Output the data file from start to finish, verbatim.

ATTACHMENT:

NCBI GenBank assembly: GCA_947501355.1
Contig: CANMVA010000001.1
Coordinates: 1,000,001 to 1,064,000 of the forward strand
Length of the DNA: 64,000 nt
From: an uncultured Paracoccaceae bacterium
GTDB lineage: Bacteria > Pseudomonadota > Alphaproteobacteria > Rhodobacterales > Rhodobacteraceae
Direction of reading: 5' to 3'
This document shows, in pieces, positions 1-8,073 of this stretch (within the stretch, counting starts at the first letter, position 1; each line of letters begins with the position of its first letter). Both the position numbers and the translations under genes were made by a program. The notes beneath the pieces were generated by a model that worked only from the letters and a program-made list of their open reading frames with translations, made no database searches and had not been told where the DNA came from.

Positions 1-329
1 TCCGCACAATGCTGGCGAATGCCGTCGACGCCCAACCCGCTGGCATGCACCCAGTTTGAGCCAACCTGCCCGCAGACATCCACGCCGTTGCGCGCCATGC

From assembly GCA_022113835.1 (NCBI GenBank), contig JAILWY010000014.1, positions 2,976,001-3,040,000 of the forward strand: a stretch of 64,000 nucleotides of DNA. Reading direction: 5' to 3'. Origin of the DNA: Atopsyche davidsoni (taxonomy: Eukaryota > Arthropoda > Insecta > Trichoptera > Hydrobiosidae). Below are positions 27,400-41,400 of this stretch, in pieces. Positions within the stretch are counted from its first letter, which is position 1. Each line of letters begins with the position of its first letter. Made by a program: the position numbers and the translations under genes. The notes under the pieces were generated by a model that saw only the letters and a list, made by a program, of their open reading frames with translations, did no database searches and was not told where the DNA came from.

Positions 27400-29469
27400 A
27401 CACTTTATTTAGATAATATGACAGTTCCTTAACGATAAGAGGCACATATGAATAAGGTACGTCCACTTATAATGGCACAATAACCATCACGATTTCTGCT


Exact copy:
NCBI GenBank assembly: GCA_947501355.1
Contig: CANMVA010000001.1
Coordinates: 1,000,001 to 1,064,000 of the forward strand
Length of the DNA: 64,000 nt
From: an uncultured Paracoccaceae bacterium
GTDB lineage: Bacteria > Pseudomonadota > Alphaproteobacteria > Rhodobacterales > Rhodobacteraceae
Direction of reading: 5' to 3'
This document shows, in pieces, positions 1-8,073 of this stretch (within the stretch, counting starts at the first letter, position 1; each line of letters begins with the position of its first letter). Both the position numbers and the translations under genes were made by a program. The notes beneath the pieces were generated by a model that worked only from the letters and a program-made list of their open reading frames with translations, made no database searches and had not been told where the DNA came from.

Positions 1-329
1 TCCGCACAATGCTGGCGAATGCCGTCGACGCCCAACCCGCTGGCATGCACCCAGTTTGAGCCAACCTGCCCGCAGACATCCACGCCGTTGCGCGCCATGC

From assembly GCA_022113835.1 (NCBI GenBank), contig JAILWY010000014.1, positions 2,976,001-3,040,000 of the forward strand: a stretch of 64,000 nucleotides of DNA. Reading direction: 5' to 3'. Origin of the DNA: Atopsyche davidsoni (taxonomy: Eukaryota > Arthropoda > Insecta > Trichoptera > Hydrobiosidae). Below are positions 27,400-41,400 of this stretch, in pieces. Positions within the stretch are counted from its first letter, which is position 1. Each line of letters begins with the position of its first letter. Made by a program: the position numbers and the translations under genes. The notes under the pieces were generated by a model that saw only the letters and a list, made by a program, of their open reading frames with translations, did no database searches and was not told where the DNA came from.

Positions 27400-29469
27400 A
27401 CACTTTATTTAGATAATATGACAGTTCCTTAACGATAAGAGGCACATATGAATAAGGTACGTCCACTTATAATGGCACAATAACCATCACGATTTCTGCT